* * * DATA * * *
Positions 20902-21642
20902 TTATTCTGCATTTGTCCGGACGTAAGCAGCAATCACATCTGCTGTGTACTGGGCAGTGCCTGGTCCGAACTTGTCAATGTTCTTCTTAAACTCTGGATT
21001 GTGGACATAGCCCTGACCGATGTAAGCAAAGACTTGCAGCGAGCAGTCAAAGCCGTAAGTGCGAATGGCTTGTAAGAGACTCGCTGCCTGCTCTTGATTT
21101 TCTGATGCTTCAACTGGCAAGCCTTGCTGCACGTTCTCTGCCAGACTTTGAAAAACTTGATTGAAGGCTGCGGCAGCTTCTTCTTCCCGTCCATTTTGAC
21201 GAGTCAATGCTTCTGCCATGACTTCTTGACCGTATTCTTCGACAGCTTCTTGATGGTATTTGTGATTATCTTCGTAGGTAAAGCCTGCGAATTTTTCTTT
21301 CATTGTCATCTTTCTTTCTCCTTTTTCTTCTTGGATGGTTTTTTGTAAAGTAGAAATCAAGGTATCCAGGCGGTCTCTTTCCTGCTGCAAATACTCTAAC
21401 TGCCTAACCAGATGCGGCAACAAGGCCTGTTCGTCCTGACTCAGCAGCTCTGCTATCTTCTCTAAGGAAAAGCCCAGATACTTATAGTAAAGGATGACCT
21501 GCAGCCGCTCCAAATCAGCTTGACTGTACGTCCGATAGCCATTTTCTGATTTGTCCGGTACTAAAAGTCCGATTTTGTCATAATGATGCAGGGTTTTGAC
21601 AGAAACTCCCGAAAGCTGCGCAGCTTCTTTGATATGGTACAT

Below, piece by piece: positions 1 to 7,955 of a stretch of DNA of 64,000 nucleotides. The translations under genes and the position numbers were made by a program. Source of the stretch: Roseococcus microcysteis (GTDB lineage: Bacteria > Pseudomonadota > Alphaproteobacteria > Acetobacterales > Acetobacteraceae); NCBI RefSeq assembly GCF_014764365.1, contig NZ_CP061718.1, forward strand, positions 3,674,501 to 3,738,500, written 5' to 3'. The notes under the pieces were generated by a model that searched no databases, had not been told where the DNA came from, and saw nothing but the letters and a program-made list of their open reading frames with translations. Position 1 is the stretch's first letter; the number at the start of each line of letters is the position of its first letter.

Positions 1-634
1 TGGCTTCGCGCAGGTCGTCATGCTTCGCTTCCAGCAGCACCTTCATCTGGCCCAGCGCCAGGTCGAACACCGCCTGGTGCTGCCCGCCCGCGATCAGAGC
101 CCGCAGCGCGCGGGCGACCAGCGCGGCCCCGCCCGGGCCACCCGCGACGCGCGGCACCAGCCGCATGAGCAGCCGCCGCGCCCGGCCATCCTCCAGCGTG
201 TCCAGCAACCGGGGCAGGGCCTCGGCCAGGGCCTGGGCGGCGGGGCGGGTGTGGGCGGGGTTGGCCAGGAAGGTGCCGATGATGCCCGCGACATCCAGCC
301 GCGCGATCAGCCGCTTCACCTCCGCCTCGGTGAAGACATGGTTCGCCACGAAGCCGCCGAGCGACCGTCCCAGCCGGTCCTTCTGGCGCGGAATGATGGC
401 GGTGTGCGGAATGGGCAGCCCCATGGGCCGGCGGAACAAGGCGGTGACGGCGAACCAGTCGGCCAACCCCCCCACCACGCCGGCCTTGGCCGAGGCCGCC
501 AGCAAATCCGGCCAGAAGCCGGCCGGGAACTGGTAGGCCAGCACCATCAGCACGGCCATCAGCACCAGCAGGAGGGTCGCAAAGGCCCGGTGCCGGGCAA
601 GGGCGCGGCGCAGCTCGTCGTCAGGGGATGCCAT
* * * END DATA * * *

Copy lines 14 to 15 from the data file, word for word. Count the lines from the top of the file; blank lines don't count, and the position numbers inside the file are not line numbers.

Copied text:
201 TCCAGCAACCGGGGCAGGGCCTCGGCCAGGGCCTGGGCGGCGGGGCGGGTGTGGGCGGGGTTGGCCAGGAAGGTGCCGATGATGCCCGCGACATCCAGCC
301 GCGCGATCAGCCGCTTCACCTCCGCCTCGGTGAAGACATGGTTCGCCACGAAGCCGCCGAGCGACCGTCCCAGCCGGTCCTTCTGGCGCGGAATGATGGC